Chris went on to explain how exercising vigorously helps the blood and body move into an anti-inflammatory state. This was music to my ears, as I know that a lot of autoimmune dis-eases and other conditions result from the body being in an inflammatory state. I think it’s time for me to start focusing a bit more attentively on this exercise routine. Yup, it’s time for me to start doing that work. But back to Chris, he’s done the work and now he speaks all over the world, engaging listeners with his story in a very funny and entertaining manner. Maybe this is Chris Crowley’s Olympics. Maybe he always dreamed of being on stage telling stories. He did the work, and now he’s living the dream. And oh yeah, he continues to do the work.
I have my Olympic dream and I’ve shared it before on this blog. I will be standing on stage, talking about how my dream of healing from an autoimmune dis-ease came to pass, and how others can do the same or better yet, live their lives so that they never have to be diagnosed with any dis-ease in the first place.
I think of the work that’s in front of me. For the Olympic athletes, for Chris Crowley, and for me, diet is a very important part of the training. I’m green juicing every morning and I eat lots of veggies at each meal, at least whenever possible. I’m not perfect by any means but this is an important part of the training, and I’m committed to doing the work on a daily basis. I know my body appreciates this.
Meditation is an important part of my training as well, as it helps put the body into a relaxed condition so it can work on healing itself. Some days I find this very easy, other days it’s a bit more of a struggle, but I’m committed to this and I find a way to make it happen, even if only for a few moments.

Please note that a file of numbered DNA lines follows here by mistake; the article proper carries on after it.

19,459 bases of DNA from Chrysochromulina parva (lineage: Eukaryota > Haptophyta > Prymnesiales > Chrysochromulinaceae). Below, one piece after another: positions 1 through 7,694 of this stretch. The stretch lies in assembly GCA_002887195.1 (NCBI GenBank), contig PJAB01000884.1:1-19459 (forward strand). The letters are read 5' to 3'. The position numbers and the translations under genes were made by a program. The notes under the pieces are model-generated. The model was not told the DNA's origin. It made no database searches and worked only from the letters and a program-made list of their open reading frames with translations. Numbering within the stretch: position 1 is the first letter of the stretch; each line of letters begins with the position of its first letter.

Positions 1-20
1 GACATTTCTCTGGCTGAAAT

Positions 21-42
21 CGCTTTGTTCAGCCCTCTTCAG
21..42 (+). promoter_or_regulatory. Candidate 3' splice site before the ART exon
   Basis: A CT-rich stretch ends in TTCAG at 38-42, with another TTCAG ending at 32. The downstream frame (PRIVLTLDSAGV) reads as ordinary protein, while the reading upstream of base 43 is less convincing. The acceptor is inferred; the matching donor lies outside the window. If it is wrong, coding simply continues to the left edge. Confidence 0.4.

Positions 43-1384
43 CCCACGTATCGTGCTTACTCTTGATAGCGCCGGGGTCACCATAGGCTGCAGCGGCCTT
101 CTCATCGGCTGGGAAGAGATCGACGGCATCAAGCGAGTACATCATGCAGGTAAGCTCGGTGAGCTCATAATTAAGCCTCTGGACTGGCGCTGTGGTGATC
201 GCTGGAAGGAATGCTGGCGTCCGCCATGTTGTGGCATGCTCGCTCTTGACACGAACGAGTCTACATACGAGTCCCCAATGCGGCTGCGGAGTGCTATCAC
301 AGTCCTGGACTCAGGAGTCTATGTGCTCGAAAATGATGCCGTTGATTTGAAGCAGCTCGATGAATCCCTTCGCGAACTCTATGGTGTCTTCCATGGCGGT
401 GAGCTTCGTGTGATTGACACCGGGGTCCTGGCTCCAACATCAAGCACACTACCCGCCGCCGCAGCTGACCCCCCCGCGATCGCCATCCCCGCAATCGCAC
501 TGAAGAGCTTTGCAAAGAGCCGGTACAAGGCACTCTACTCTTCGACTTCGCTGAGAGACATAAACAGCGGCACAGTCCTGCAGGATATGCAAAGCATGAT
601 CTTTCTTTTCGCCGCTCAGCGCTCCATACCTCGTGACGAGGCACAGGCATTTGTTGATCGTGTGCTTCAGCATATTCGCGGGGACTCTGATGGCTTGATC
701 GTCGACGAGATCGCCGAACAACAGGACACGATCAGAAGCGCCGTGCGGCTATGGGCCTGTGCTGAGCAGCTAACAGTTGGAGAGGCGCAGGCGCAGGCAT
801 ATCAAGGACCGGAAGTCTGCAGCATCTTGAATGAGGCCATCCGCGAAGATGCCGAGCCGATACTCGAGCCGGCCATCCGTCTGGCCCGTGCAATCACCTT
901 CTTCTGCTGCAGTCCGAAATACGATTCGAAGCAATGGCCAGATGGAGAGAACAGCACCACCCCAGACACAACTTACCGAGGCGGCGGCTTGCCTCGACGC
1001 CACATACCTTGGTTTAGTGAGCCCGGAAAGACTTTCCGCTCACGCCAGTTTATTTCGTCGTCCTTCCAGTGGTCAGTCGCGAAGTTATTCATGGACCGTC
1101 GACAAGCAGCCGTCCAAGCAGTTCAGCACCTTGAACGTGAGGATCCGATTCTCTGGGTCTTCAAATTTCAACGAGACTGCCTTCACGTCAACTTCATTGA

There’s another side of me that I don’t show very often. It can be very frustrating when you know that you’re doing the work and you wonder why you’re just not getting the results. I have made bold claims about the body’s ability to heal itself, I believe in this so much. In my mind, I catch myself wondering why. Why, why, why? I’m doing the work, my belief systems are in place and I just know that my body is going to heal itself. Why not today? Why do I have to continue to go through this? Why do I continue to have pain and discomfort? Why can’t I just be healed?
I had an appointment with my acupuncturist this week. She could tell that things hadn’t been perfect this week and she could feel my frustration. She reminded me that I am on a journey, and that it would be a shame to let the frustration get the better of me after I have come so far. Things don’t just happen overnight. I thought of my oft-used swimming pool analogy. A swimming pool that is in balance will not grow algae. But when a swimming pool gets out of balance, it takes work to get rid of the algae and bring it back into balance. The human body is like that. Dis-ease is the algae, and it will take work to bring it back in to balance. It doesn’t happen immediately, it takes time.
For now I am in training. And I continue my training. And I’m doing the work. Daily. Some days it’s great, everything falls in to place and every step is a step forward. Other days it’s a struggle and I feel like throwing in the towel. And then somebody reminds me of how far I’ve come and how it would be a shame to give up on my dreams. Thanks for the reminder.
Make no mistake. I will be at my personal Olympics. I will continue to do the work. My Olympics may be tomorrow, or they may be a year from now. And I’ll be ready, because I will have done the work.
What’s your Olympic dream? Will you do the work to get you there?